By: Joseph F. Arias
The process of renewing and buying insurance can be daunting. It can be a challenge to identify the risks that you need to insure, gather the information that your potential insurers require, and weigh your coverage options when different insurers provide you with quotes. An attorney with insurance coverage experience can help you to navigate these issues with confidence. Below are three reasons why you should consider getting coverage counsel involved when it is time for you to purchase or renew insurance for your company:
- Counsel can help you to fix gaps in coverage before you suffer an uncovered loss.
The best time to identify gaps in coverage is when there is still time to fix them and avoid disaster: before a loss occurs, during the insurance procurement process. Coverage counsel can help you to understand the terms and conditions of your insurance policies, which can help you to identify potentially uninsured risks. Perhaps the worst way to find out that your policy does not provide the coverage that you thought it did is by receiving a letter from a claims adjuster denying your claim.
- Counsel can help you to understand and evaluate your coverage options.
Coverage attorneys can provide you with a detailed and objective analysis of your current insurance policies, and of any proposed alternatives that your agent or broker might suggest. While agents and brokers are often helpful resources, coverage counsel can help you take your understanding of your insurance options to the next level by comparing the available policy forms in detail. For example, you may wonder how one company’s errors and omissions quote could be tens of thousands of dollars less than its nearest competitor. The difference in price might be explained by differences in the policies themselves, including, among other possibilities: (i.) whether the insurer is entitled to pick your defense counsel for you in the event of a claim; (ii.) whether your costs of defense erode your overall policy limits; (iii.) whether certain entities and people are covered or excluded; (iv.) whether the policy includes a “hammer clause” which can give the insurer leverage to force you to settle a claim when you might want to continue to litigate it for reputational or other reasons; or (v.) whether there are other differences in terms or exclusions that materially affect the scope of the coverage provided.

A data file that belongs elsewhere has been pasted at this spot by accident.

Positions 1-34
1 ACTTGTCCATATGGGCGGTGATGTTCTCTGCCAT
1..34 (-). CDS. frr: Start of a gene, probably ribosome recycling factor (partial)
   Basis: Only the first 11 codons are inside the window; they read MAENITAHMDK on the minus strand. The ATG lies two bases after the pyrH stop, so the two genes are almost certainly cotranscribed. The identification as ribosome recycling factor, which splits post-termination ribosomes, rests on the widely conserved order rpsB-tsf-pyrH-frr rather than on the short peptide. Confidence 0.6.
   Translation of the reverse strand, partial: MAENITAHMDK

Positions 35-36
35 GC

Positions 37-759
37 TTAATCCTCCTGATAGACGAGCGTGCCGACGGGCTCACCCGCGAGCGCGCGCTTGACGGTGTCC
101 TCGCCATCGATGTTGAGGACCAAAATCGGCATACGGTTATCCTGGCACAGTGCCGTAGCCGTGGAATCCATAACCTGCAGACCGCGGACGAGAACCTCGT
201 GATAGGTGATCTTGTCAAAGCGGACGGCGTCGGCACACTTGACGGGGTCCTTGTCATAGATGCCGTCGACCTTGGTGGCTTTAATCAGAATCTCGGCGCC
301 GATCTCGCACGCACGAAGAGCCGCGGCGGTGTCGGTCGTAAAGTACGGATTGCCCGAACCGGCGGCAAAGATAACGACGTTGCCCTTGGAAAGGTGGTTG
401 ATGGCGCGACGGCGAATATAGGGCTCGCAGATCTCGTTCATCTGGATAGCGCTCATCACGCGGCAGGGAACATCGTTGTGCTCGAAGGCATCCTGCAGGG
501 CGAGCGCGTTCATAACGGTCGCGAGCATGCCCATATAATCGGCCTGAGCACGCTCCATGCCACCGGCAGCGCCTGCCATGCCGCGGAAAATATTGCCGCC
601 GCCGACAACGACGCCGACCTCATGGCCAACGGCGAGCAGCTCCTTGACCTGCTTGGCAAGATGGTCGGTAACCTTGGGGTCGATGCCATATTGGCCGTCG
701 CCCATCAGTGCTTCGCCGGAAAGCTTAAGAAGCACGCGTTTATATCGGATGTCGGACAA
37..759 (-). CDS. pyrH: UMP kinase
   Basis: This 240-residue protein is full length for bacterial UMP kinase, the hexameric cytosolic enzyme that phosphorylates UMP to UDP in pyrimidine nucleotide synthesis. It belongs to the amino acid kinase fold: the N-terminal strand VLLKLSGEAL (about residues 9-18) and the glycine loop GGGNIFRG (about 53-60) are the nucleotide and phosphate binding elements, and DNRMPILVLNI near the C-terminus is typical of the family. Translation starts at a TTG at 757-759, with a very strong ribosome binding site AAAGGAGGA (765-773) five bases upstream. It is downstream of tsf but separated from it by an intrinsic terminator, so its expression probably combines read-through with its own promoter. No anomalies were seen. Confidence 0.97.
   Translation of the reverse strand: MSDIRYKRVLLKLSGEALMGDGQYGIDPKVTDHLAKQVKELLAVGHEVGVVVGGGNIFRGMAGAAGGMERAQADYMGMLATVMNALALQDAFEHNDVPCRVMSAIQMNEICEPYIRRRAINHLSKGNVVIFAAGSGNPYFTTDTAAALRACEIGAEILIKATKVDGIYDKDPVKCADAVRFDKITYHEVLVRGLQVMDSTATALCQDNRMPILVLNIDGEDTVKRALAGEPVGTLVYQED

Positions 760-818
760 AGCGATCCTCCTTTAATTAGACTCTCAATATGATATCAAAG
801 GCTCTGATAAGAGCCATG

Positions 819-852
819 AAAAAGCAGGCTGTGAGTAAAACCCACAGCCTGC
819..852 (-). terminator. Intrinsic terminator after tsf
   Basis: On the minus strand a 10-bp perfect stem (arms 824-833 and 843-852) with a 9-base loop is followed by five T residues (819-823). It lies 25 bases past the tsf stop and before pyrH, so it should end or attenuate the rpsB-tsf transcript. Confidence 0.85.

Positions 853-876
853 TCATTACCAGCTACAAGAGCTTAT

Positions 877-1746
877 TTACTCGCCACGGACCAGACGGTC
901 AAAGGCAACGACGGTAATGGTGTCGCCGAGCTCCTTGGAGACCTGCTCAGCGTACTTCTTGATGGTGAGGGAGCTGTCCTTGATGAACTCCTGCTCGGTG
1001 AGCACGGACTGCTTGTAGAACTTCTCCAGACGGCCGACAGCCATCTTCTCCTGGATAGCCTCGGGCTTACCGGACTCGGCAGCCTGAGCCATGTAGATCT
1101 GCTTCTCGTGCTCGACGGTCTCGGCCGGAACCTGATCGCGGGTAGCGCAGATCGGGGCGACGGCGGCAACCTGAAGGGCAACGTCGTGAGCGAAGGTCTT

- Confidential legal advice is usually privileged from disclosure.
Confidential legal opinions of coverage attorneys are typically protected by the attorney-client privilege, and therefore are generally not discoverable by adverse parties in litigation. In contrast, conversations with your insurance broker or agent about the terms and conditions of coverage or about the insurance application process may be subject to disclosure in a lawsuit involving insurance issues.
Call Attorney Joseph F. Arias of HolmstromKennedyPC for more information about how he can help you to manage your business’s risk and assist you in the procurement of insurance.